The arguments against regulation of credit derivatives have focused on whether or not we should allow innovation. That's somewhat of a diversion, since the regulation of derivatives would not stop innovation. Further, innovations can be good or bad, honest or dishonest.

The OTC derivatives market has been and remains, in fact, extremely opaque and the instruments are extremely complex -- to the point that many, perhaps most buyers cannot understand the models that determine and price the risk in the derivative instruments. The market is ripe for manipulation and fraud, as had been illustrated sine the early 1990s when they blew up for some unfortunate clients of the derivatives group at Bankers Trust.

More importantly, the unregulated OTC derivatives market poses systemic risk, as demonstrated by Long-Term Capital Management, and more convincingly with the financial metldown of 2008.

If the OTC credit derivates market does not provide transparency and is too complex for market forces to function, then the people through their representative goverment, have the right to demand that regulators be empowered to shine a light into the black box of that market. Brooksley Born understood that straightforward idea when she raised the question about whether regulation was needed. When she stood alone against the array of opponents who attacked her, she quite properly earned the Profile in Courage award that was bestowed on her earlier this year by the John F. Kennedy Presidential Library.

So far, the public and media do not fathom the problems inherent in the OTC derivatives market and thus, there is no way to create public demand for the kind of regulation that could address the issues in the market.

Instead we have an understandable populist revolt over bonuses. Yet, the huge outcry over bonuses misses the point. Bonuses earned for a real reduction in risk or dispersal of risk for trades and financial instruments that add efficiency to the markets should not be an issue. Bonuses earned for OTC derivatives business deals that hoodwink clients and add systemic risk should be a problem. Bonuses for selling OTC derivatives that leave a growing stockpile of toxic assets should also be a problem. The bonus frenzy is a partly a result of the inability of Washington to see and act on the need to improve transparency and reduce fraud and improve pricing in these markets. Because the issues are not widely understood, the hounds baying at bonuses are chasing the wrong fox.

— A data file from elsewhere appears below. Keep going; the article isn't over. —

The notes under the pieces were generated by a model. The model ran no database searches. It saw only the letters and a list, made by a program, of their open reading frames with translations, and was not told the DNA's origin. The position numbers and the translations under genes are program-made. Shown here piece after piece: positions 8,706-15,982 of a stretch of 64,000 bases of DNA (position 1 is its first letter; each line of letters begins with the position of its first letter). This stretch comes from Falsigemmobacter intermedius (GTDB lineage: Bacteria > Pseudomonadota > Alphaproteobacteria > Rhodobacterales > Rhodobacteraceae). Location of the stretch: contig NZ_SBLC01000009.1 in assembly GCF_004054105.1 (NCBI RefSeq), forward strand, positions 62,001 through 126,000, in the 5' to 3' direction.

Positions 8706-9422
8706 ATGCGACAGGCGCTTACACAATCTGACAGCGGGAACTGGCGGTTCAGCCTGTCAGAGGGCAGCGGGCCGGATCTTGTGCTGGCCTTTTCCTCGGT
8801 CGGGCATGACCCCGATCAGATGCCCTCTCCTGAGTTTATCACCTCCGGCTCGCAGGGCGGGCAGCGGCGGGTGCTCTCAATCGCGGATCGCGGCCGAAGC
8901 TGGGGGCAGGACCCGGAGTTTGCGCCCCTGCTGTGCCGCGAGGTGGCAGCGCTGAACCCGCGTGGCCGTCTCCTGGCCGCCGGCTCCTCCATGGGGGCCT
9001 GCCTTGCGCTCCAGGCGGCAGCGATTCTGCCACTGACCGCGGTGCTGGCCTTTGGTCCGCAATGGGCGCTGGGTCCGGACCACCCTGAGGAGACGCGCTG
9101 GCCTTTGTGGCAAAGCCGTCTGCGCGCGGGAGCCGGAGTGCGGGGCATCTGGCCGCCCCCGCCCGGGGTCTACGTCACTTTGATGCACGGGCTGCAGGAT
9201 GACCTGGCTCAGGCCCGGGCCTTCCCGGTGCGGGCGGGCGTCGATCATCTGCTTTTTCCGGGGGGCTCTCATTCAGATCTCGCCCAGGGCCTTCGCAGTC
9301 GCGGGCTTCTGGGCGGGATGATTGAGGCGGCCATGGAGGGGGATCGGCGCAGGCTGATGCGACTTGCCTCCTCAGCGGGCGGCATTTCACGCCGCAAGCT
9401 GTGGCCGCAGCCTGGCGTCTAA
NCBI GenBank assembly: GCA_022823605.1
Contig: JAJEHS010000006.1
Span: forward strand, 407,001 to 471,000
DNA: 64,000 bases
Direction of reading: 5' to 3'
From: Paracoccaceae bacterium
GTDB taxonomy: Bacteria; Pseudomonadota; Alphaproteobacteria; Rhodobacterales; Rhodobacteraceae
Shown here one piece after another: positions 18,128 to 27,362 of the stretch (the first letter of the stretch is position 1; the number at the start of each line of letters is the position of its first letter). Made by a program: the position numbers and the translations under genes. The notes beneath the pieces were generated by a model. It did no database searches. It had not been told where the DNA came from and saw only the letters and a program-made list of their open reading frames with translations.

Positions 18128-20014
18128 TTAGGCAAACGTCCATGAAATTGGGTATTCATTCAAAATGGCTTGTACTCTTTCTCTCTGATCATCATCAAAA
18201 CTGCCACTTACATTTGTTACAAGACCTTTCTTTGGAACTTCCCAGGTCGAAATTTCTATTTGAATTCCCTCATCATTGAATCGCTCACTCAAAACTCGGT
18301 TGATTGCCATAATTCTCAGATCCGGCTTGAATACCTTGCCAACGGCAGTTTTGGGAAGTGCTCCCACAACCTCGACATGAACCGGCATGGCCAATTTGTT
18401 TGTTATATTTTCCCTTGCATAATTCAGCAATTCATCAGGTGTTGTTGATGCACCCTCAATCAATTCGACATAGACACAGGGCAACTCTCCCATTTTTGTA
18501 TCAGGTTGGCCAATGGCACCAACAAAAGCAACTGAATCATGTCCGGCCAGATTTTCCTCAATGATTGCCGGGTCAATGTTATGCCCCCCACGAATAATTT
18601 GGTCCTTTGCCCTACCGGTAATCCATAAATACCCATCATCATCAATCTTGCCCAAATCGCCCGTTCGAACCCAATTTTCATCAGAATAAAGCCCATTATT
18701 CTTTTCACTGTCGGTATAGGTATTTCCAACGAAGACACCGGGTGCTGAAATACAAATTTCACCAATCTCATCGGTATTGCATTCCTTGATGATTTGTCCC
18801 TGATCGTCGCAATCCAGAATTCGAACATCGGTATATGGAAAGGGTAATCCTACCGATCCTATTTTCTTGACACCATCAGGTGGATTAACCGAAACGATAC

Another missing subtext here is the capture of the existing regulators by the institutions that face regulation. In this case, both the New York Fed and the Federal Reserve were naive about the dangers of OTC derivatives market and were fertile ground for pressure brought by the banks who are derivatives market players. The SEC was similarly snookered and lacking in curiosity.

Frontline's presentation of CFTC as an "obscure" minor player in the world of regulators is not exactly correct. It is an important agency and has a great track record as a regulator, unlike the SEC.

If the nation is now to successfully devise a new regulatory regime for financial institutions and financial markets, we need to get beyond the tiresome ideological mantra of regulation versus markets, which is often a false choice and which leads to new regulatory mistakes. Free markets cannot work without proper regulation and without sufficient transparency. We must also squarely address the problem of Wall Street's systemically risky, shall I say, and inordinate influence and its ability to corrupt the regulatory and political process in Washington.

The documentary claims to be reporting on "hidden history." There's nothing hidden about it. All the facts were there at the time. The media, including the financial media and Frontline, were simply asleep at the switch a decade ago. Today the same financial market ignorance prevails in the media and Congress, and there are few knowledgeable enough to be able to shed light into this black box.

Because of its ignorance and susceptibility to lobbying by special interests, Congress will likely devise new financial regulation which does not adequately address the issue -- while at the same time setting out on a course to load up on new regulations that do not appear to be likely to be effective or even useful and which are likely to be harmful, if not profoundly harmful.

Frontline does a service by drawing attention to the problem. Bravo! But, much more work needs to be done to address the issues raised in the documentary and others that were missed. The tentacles of Wall Street are still firmly in place and working to prevent the emergence of a robust regime of regulation of OTC derivatives. The Administration's proposals are not sufficient. And, Wall Street lobbyists are arrayed against even these inadequate provisions.

Copyright © 2009 by Robert Stowe England. All Rights Reserved.